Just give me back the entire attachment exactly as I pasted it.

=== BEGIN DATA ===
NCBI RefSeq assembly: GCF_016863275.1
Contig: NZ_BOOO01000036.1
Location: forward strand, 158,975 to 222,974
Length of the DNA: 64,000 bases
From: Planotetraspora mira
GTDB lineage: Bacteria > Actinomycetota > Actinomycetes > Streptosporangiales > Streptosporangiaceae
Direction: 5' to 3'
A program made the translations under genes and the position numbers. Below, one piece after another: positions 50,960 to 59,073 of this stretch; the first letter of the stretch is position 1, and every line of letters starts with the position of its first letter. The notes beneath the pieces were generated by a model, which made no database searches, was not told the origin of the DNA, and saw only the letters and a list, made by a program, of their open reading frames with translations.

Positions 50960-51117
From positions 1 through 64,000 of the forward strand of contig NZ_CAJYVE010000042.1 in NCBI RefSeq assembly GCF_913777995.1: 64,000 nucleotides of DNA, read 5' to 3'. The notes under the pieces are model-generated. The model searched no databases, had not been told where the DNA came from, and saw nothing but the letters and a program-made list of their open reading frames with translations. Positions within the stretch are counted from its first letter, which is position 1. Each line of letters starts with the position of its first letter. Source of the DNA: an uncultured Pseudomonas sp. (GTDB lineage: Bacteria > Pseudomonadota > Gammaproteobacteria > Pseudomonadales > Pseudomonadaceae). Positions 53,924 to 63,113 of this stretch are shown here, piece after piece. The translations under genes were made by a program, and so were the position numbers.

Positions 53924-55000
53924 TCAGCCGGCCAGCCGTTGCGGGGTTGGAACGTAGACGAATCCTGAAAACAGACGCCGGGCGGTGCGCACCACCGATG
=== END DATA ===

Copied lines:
NCBI RefSeq assembly: GCF_016863275.1
Contig: NZ_BOOO01000036.1
Location: forward strand, 158,975 to 222,974
Length of the DNA: 64,000 bases
From: Planotetraspora mira
GTDB lineage: Bacteria > Actinomycetota > Actinomycetes > Streptosporangiales > Streptosporangiaceae
Direction: 5' to 3'
A program made the translations under genes and the position numbers. Below, one piece after another: positions 50,960 to 59,073 of this stretch; the first letter of the stretch is position 1, and every line of letters starts with the position of its first letter. The notes beneath the pieces were generated by a model, which made no database searches, was not told the origin of the DNA, and saw only the letters and a list, made by a program, of their open reading frames with translations.

Positions 50960-51117
From positions 1 through 64,000 of the forward strand of contig NZ_CAJYVE010000042.1 in NCBI RefSeq assembly GCF_913777995.1: 64,000 nucleotides of DNA, read 5' to 3'. The notes under the pieces are model-generated. The model searched no databases, had not been told where the DNA came from, and saw nothing but the letters and a program-made list of their open reading frames with translations. Positions within the stretch are counted from its first letter, which is position 1. Each line of letters starts with the position of its first letter. Source of the DNA: an uncultured Pseudomonas sp. (GTDB lineage: Bacteria > Pseudomonadota > Gammaproteobacteria > Pseudomonadales > Pseudomonadaceae). Positions 53,924 to 63,113 of this stretch are shown here, piece after piece. The translations under genes were made by a program, and so were the position numbers.

Positions 53924-55000
53924 TCAGCCGGCCAGCCGTTGCGGGGTTGGAACGTAGACGAATCCTGAAAACAGACGCCGGGCGGTGCGCACCACCGATG